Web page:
The Sex Story Everyone Is Talking About
What’s the story?
The man in question said he has been in a relationship with his girlfriend for nine months, and had been under the impression that the sex was mutually enjoyed. But au contraire! His girlfriend had always told him to shower straight after sex. No, she wasn’t a clean freak – she was just using it excuse to masturbate alone. “She has done it multiple times,” he added. “I think she is insatiable.”
What’s wrong with his comments?
The very fact this guy is suggesting his girlfriend has a voracious appetite for sex immediately places the blame on her instead of on him. Rather than asking, “Did I not give my girlfriend an orgasm?” he questions, “Is she greedy?”. It seems in his mind, there’s no need to ask if it was good for her – he is good at sex, it’s just she has an unquenchable appetite for it. That’s her problem.
If we’re being optimistic about this, a girlfriend with a high libido that takes care of herself doesn’t seem like the worst problem in the world to have. But what we’re all really taking away from this is, she is finishing what he couldn’t start. After all, only around 18% of women can achieve orgasm through penetration alone.
The genuine cluelessness of the anonymous man is something that’s hard not to mock – it’s a prime example of how men don’t understand the sexual needs of women and, instead of considering the needs of their girlfriend, instead make the situation all about themselves.
What advice was he given?
Resident Guardian columnist and psychotherapist Pamela Stephenson Connolly took one for the team here, advising in her reply that the boyfriend could actually just ask his girlfriend if there’s anything he can do for her once he’s climaxed, instead of neglecting her needs once his have been satiated.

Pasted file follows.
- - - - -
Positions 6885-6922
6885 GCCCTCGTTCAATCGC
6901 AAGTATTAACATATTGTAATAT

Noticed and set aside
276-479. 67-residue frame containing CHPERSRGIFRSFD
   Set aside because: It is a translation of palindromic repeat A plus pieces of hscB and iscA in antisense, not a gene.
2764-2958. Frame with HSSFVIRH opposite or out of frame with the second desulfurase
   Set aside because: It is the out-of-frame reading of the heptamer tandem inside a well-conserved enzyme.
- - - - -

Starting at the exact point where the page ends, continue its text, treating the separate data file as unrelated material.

His situation is hardly an isolated issue – studies have shown that, in general, women tend to enjoy sex less than men because male sexual pleasure is often prioritised over that of women.
What’s wrong with this scenario?
There’s definitely a willingness to overlook a woman’s enjoyment of sex because of an ‘it can’t be me’ attitude. Only four days later the Guardian ran another sex piece, penned by a second anonymous man, called ‘My Life In Sex: The Man Who Always Gives An Orgasm’.
“I’ve never asked ‘How was that for you?’ because, frankly, I haven’t needed to,” the man wrote. If this column hadn’t been written four days after the first guy, I would wonder if we were joining the same person during a pivotal moment in his life.
Communication is key when it comes to sex, and seems to be the underlying issue here. If you’re not articulating your needs, then you could be in trouble – because these guys certainly aren’t checking if you’ve had a good time. Anonymous Guy No. 2 is a perfect example of an ignorance-is-bliss take on sexual gratification. Simply thinking he’s good is enough for him. He said in his piece that ensuring satisfaction is all about getting to know his partner’s “anatomy” and reading how she reacts to his touch. “It’s not rocket science,” he boasted, as if his girlfriend is an instruction manual for a set of Ikea drawers he’s going to put together on a Sunday morning. He goes on to add that he knows his girlfriends, past and present, have enjoyed his technique because they displayed “seconds of paralysis” in the moment, and his current girlfriend starts “helplessly chuckling to herself” post ‘gasm – it’s almost as if he’s never seen When Harry Met Sally.
But should the onus really be on the woman to correct what is so obviously a flaw in the way men view themselves sexually? Probably not – it’s down to the man to be perceptive and then woman to be honest in response. It’s not as if women want a guy to ask if it was good for them after every time, but perhaps if a man spots an anomaly that makes them feel bad – like their girlfriend masturbating alone after sex – they should simply consider that they could be a contributing factor, and ask what they can do better.
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